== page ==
It’s Robbie Burns’ birthday.
My father, who came from Dundee, was often called on to address the haggis on Burns night, a task he did with great relish.
While enjoying the words and music, I didn’t share his enthusiasm for the feast. In spite of my tartan genes I’ve never acquired a taste for haggis or whisky but if you’ve a mind to celebrate the BBC has instructions for a Burns Night Supper which will include the Selkirk Grace:
Some hae meat and canna eat,
And some wad eat that want it,
But we hae meat and we can eat,
And sae the Lord be thankit.
For something a little lighter but still in the spirit of the day:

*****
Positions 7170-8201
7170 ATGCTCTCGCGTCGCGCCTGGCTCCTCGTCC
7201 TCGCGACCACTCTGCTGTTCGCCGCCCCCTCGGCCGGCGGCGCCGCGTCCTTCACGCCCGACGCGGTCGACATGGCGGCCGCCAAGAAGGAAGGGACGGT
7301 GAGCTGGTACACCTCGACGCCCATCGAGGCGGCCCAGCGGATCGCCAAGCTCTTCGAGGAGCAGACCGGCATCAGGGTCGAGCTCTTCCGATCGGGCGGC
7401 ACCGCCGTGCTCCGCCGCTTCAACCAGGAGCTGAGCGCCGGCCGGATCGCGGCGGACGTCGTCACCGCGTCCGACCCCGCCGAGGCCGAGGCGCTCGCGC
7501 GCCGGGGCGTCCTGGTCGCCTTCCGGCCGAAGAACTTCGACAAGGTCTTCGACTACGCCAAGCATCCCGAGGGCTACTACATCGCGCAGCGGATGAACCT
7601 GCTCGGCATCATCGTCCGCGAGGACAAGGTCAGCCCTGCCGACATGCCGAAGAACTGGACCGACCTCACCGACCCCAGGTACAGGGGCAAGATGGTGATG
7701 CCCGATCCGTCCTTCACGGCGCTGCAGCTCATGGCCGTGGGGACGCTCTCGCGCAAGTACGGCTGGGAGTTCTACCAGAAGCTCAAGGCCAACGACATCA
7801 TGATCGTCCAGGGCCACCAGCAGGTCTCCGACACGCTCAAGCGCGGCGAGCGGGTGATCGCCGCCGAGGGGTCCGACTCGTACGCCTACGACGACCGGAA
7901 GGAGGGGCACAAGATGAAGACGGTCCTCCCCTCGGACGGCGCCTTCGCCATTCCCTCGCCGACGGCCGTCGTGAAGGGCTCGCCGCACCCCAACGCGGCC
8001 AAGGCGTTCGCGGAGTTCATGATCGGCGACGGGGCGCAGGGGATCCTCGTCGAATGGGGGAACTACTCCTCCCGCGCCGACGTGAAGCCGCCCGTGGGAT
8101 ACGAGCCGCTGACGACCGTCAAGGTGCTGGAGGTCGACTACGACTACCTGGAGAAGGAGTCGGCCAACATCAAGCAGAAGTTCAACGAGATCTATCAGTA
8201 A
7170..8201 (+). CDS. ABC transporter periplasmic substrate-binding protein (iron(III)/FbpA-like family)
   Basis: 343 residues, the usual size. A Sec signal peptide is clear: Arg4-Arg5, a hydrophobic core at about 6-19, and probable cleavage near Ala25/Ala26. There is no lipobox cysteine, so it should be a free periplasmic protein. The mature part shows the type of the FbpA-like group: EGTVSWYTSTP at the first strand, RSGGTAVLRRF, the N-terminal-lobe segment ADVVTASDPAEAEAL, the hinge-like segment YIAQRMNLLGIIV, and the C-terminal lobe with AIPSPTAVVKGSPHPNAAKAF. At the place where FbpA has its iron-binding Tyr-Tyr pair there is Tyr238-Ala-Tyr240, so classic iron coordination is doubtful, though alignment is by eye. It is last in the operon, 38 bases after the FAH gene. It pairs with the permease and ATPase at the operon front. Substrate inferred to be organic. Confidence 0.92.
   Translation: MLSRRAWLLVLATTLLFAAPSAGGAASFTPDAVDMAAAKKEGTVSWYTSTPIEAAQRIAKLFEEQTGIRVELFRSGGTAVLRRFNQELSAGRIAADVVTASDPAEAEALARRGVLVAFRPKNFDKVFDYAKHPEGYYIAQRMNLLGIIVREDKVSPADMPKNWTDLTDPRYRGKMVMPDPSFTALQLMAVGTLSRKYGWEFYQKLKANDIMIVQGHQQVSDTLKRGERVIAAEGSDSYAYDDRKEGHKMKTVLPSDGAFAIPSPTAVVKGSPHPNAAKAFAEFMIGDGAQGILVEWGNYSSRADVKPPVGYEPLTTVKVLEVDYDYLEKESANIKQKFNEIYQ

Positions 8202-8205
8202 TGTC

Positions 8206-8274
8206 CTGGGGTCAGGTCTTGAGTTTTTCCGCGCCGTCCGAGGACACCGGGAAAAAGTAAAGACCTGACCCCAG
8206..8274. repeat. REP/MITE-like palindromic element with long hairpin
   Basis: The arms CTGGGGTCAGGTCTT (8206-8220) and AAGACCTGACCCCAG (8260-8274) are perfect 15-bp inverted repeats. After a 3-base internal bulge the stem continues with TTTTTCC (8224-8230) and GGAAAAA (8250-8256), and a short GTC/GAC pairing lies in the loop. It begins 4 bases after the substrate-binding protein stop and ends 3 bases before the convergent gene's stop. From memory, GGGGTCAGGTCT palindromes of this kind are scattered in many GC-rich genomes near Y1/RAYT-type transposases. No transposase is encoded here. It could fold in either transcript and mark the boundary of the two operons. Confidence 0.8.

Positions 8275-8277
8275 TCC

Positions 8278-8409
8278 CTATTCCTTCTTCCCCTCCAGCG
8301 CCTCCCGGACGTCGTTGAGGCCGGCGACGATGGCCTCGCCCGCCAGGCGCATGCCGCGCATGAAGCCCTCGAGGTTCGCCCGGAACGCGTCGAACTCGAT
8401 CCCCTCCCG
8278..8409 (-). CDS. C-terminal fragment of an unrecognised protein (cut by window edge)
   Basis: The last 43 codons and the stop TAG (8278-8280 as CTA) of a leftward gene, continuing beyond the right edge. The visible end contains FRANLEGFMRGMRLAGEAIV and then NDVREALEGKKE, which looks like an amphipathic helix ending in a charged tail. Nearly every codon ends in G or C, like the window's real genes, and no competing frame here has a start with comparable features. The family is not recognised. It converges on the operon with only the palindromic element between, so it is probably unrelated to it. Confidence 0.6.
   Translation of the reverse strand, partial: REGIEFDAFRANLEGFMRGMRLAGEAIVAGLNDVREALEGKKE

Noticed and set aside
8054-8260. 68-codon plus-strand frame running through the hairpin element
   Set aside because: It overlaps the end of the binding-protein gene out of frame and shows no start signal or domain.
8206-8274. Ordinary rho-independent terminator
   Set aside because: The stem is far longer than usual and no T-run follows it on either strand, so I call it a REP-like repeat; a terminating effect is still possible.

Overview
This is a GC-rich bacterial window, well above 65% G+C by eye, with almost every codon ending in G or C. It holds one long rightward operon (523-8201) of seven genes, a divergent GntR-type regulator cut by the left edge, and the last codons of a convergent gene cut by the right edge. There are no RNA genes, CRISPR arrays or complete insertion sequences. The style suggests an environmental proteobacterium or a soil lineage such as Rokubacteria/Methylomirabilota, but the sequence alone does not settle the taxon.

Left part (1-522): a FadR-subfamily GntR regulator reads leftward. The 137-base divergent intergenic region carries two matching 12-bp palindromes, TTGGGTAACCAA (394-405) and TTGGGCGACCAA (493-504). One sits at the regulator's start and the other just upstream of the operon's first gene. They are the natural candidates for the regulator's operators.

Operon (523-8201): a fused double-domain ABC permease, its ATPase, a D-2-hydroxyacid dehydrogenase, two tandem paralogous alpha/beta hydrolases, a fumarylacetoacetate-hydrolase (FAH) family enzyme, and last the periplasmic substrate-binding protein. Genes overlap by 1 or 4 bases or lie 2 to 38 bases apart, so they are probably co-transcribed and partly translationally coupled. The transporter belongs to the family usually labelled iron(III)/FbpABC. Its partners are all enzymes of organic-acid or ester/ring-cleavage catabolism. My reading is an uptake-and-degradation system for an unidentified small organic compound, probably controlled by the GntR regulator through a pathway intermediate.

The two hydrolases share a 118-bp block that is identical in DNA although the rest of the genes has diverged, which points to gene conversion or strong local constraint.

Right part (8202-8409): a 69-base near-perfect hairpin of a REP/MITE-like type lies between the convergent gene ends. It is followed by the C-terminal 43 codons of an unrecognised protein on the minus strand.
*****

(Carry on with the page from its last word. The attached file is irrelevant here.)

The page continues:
An MP was being shown around a hospital. At the end of his visit, she was shown into a ward with a number of patients who show no obvious signs of injury.
She went to speak to the first patient and the man proclaimed, ‘Fair fa’ yer honest, sonsie face, Great chieftain o’ the puddin’ race!’
The MP, somewhat taken aback, went to the next patient, and immediately the patient launched into, ‘Some hae meat and canna eat, And some wad eat that want it.’
That continued with the next patient, ‘Wee sleekit cow’rin tim’rous beastie, O what a panic’s in thy breastie!’
‘Well,’ the MP said to the manger accompanying her, I see you’ve saved the psychiatric ward to the end.’
‘Och no,’ the manager corrected her, ‘this is the serious Burns unit.’